Next, the user inserts the external suction tube 30 through the rings 216 on a properly sized blade 20. The user then hooks the blade 20 onto the handle head 40 and connects the connection tube 304 with the bottom end of the internal suction tube 602. The user then secures the external collection hose 706 to the exit hole 506 in the handle 50, attaching the collection seal 704 to the handle 50 at attachment points 502. Once the device 100 is armed and assembled, the user may engage suction in the device 100 (that is, the user may activate the device 100) by depressing the trigger 510. The user may release suction by releasing the trigger 510.

A method of intubating a patient is also disclosed. FIG. 15 is an illustration of a patient requiring intubation but having the intubator's view of the epiglottis 90 and vocal cords 92 occluded by bodily fluids 94. As shown in the figure, a user may insert the device 100 into the patient's throat, determine whether the view of the epiglottis and vocal cords is occluded, and, if necessary, activate suction within the device 100 by depressing the trigger 510 (not visible in the figure). The user may adjust the location of the distal end of the blade 204 in order to optimize removal of fluids. As shown in FIG. 16, once the vocal cords 92 become visible, the user may terminate suction in the device 100 by releasing the trigger 510. The user may then immediately insert the ETT 98 along the ETT guide side 208 (opposite the side visible in the figure) of the blade 20 and through the vocal cords 92. The collection assembly 70 and the trigger hinge 512 are not depicted in FIGS. 5 and 6.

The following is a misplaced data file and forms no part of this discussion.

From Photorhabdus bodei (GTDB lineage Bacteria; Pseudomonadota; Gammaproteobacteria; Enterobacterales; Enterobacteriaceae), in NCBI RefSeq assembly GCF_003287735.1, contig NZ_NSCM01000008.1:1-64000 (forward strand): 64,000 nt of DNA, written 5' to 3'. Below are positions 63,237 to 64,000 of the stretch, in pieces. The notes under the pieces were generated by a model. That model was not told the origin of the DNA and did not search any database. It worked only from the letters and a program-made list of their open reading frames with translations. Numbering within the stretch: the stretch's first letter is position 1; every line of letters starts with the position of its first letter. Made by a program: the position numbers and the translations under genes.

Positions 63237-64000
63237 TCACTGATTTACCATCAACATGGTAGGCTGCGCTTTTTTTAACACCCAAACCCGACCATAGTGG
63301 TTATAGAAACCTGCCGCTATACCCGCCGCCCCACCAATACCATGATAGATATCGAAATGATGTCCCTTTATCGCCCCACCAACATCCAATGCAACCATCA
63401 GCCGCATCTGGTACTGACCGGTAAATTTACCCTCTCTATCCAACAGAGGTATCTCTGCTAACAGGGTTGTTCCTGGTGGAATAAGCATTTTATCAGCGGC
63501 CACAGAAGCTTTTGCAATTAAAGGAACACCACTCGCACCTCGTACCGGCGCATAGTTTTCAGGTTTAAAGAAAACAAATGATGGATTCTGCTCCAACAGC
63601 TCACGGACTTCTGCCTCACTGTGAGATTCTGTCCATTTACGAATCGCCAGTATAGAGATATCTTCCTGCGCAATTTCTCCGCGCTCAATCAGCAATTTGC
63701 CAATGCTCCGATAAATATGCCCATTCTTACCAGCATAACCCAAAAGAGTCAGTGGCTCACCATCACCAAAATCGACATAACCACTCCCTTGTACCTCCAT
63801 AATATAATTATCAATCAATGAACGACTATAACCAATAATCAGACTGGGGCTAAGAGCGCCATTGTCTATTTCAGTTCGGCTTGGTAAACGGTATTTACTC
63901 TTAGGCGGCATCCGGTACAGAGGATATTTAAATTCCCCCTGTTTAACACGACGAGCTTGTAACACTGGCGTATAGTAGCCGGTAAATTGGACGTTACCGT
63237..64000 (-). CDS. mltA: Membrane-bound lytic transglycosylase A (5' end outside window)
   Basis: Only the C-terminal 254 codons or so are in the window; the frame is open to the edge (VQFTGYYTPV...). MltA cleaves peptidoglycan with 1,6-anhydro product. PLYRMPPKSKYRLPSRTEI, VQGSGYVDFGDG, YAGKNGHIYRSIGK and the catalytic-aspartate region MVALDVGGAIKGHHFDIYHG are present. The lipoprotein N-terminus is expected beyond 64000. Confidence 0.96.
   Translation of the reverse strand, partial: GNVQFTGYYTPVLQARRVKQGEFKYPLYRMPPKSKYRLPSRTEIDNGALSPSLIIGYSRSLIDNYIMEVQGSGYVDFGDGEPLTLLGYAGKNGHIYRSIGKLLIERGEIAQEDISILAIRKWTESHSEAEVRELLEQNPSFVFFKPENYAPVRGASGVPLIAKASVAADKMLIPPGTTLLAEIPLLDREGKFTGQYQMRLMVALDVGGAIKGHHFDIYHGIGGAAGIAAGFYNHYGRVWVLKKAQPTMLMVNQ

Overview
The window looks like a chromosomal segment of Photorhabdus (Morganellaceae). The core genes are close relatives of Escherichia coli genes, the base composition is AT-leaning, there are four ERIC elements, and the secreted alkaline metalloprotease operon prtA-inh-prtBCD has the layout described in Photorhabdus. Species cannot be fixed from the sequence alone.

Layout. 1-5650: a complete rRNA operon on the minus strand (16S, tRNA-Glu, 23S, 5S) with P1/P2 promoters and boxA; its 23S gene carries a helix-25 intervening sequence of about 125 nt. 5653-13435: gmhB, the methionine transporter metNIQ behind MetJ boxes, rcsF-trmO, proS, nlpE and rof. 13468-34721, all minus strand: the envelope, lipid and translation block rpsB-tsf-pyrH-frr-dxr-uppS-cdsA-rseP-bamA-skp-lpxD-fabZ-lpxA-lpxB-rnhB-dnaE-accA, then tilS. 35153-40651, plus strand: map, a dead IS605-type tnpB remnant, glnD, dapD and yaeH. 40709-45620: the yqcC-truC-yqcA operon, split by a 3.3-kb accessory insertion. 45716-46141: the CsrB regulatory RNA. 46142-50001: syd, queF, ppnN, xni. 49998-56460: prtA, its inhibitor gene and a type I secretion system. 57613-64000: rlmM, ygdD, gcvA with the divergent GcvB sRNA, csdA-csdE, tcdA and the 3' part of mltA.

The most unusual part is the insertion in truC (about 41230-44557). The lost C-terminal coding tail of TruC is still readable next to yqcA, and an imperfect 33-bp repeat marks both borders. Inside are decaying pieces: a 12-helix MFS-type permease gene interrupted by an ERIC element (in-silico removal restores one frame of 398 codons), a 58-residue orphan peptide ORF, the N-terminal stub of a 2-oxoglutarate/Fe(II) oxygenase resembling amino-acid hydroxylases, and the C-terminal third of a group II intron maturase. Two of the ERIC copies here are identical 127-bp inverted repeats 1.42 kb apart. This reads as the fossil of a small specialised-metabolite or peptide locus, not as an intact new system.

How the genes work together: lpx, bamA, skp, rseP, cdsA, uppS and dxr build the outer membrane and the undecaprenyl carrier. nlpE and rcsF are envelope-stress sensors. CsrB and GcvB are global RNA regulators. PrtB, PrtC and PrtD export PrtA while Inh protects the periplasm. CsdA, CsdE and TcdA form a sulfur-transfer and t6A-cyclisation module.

Because the suction tube 30 is preferably located on the tongue depressor side 206 of the blade 20, the presence of the suction tube does not impede insertion of the ETT. Because the suction unit is contained within the device 100, the intubator may successfully intubate a patient having occluding fluids in his throat without the intermediate step of removing the laryngoscope to insert an external suction device, thereby saving valuable seconds. Further, because the entire device 100 is portable, the method of the invention can be used to successfully intubate such a patient when an external suction generating unit is not available, for example, in a field environment.

It will be understood by those of skill in the art that numerous and various modifications can be made without departing from the spirit of the present invention. Therefore, it should be clearly understood that the forms of the invention are illustrative only and are not intended to limit the scope of the invention.